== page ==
I remember when buying seed was simply buying seed. You went to the feed store and purchased as many bags of seed that you needed, paid for it, loaded it in your truck, and went home to plant: simple, effective, and economical. Seed was saved for the next year’s planting, and that was normal. Not so anymore. Now a simple farmer must sign a grower’s contract with agribusiness giants in order to gain permission to plant GM (Genetically Modified) crops, which gives the seed company the right to monitor his farming operation, go onto his property to take samples anytime and anywhere it wants to, and to literally shut his operation down for non-compliance with the contract.
Why do farmers get tangled up in this mess? Probably because they have swallowed the lie that GM crops are beneficial, are thinking about higher profits, less work, and don’t take the time to read the fine print in the documents they sign. Now they are stuck. It’s either comply or go broke, and so the cycle continues.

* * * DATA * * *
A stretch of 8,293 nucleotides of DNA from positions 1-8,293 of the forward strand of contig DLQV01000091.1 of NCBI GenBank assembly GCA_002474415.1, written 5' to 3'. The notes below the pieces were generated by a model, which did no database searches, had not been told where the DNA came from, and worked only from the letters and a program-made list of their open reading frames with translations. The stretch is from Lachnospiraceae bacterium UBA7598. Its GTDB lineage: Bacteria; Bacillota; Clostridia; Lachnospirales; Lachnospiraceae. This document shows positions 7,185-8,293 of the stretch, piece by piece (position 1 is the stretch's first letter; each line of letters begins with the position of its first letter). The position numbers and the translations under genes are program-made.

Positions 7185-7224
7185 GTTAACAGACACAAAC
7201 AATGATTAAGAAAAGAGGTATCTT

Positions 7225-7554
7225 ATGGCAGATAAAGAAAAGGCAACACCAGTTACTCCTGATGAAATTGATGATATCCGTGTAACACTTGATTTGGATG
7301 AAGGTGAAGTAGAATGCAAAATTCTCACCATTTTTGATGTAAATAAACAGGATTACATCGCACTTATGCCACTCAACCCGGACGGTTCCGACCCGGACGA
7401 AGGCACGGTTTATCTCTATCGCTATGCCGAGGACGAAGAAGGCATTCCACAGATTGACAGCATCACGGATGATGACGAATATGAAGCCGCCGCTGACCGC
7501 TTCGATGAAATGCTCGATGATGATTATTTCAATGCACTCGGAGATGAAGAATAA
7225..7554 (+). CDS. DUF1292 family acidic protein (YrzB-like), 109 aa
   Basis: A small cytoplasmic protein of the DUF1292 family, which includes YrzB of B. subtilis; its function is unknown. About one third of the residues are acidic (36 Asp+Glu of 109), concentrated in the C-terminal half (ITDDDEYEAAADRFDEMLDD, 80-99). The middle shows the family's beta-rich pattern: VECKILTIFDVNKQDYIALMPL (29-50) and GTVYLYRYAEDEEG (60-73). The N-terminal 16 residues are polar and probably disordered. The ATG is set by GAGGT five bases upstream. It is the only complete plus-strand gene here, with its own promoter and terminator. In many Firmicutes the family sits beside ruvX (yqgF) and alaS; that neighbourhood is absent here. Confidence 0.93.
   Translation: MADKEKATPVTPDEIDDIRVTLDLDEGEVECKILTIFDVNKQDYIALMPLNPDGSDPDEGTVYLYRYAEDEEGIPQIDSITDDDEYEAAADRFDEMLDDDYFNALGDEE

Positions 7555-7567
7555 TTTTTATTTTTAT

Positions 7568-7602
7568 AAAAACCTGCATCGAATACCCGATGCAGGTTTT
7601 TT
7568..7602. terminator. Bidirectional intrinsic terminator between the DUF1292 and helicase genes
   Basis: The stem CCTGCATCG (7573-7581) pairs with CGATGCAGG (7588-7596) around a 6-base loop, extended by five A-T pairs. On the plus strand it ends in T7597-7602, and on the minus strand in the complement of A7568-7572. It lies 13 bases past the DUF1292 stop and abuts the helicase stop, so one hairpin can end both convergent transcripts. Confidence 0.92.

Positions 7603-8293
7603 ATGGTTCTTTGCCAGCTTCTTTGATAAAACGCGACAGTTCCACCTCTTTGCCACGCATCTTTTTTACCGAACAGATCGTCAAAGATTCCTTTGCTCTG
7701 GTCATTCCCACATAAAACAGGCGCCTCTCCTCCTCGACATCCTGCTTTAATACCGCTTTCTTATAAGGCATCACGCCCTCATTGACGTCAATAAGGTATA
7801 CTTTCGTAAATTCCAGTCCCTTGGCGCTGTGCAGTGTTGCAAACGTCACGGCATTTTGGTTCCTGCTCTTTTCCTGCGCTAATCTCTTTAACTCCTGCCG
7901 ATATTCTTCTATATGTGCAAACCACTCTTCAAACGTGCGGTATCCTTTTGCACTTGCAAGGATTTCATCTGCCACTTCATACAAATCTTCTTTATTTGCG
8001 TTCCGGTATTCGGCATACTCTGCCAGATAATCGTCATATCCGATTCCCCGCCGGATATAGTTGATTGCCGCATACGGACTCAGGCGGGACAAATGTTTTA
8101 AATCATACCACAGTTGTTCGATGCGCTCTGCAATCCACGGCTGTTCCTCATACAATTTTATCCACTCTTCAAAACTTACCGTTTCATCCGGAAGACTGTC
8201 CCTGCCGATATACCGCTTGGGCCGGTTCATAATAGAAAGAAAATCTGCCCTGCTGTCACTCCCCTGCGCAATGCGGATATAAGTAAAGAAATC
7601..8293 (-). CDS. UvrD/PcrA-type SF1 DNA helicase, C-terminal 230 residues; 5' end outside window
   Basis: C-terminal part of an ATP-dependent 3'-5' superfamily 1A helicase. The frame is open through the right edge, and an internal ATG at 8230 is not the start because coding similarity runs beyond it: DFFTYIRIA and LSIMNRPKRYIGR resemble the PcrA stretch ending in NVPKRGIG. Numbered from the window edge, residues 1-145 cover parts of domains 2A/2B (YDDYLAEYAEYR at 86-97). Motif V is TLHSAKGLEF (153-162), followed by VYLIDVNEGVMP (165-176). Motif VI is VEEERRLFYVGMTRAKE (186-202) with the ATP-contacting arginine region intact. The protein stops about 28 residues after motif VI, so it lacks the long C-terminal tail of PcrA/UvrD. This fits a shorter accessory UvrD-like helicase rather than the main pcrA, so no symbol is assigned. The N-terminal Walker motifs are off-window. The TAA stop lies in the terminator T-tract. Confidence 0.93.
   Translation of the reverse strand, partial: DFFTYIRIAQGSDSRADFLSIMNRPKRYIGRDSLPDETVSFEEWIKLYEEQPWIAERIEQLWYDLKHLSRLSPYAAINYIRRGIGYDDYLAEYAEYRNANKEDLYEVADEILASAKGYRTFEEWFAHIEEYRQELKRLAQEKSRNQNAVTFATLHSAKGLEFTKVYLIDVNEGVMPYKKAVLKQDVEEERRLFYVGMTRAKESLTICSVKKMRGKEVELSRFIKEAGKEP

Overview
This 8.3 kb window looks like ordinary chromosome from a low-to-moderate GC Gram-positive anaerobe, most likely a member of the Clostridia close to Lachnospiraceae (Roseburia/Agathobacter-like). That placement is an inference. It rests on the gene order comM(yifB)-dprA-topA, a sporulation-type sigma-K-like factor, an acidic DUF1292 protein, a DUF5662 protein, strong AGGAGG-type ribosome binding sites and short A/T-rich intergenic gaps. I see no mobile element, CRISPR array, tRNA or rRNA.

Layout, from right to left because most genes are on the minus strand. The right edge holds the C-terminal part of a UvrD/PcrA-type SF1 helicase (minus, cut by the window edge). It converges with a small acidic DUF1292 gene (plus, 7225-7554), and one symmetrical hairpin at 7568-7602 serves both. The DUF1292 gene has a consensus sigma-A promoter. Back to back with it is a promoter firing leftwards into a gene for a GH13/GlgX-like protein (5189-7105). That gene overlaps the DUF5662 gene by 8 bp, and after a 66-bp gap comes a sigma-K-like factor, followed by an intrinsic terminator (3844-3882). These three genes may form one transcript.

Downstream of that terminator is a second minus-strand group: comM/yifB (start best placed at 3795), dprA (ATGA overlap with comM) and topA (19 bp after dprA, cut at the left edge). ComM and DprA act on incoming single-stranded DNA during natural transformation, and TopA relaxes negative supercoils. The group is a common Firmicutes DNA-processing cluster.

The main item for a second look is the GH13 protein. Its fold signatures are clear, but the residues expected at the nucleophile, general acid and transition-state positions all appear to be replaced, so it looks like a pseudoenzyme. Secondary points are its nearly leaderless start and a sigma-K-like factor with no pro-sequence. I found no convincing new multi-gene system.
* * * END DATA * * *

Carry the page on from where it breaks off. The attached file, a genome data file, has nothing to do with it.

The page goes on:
Which brings me to the following question: when did we stop reading what we sign? Let me ask you a personal question. Do you read everything that you agree to whether it is in writing or via electronic medium? If you do, you are in the minority. Let’s take those agreements that we have to agree to every time we download a program. Do you read them? Do you go through all of the fine print and understand all of the terms and conditions? I didn’t think so. You’re not alone; neither does Congress. Not one Congressman read the entire Stimulus Package before it was signed. Reading the entire thing in as short a period as they were given was impossible. And so it is with farmers. Oh, they have the time to read the fine print, but do they?
I cannot imagine agreeing with the following statement that comes directly from the Monsanto Technology Use Agreement Terms and Conditions (TUA) for Roundup Ready Canola:
Barbara H. Peterson is retired from the California Department of Corrections, where she worked as a Correctional Officer at Folsom Prison. She was one of the first females to work at the facility in this classification. After retirement, she went to (more...
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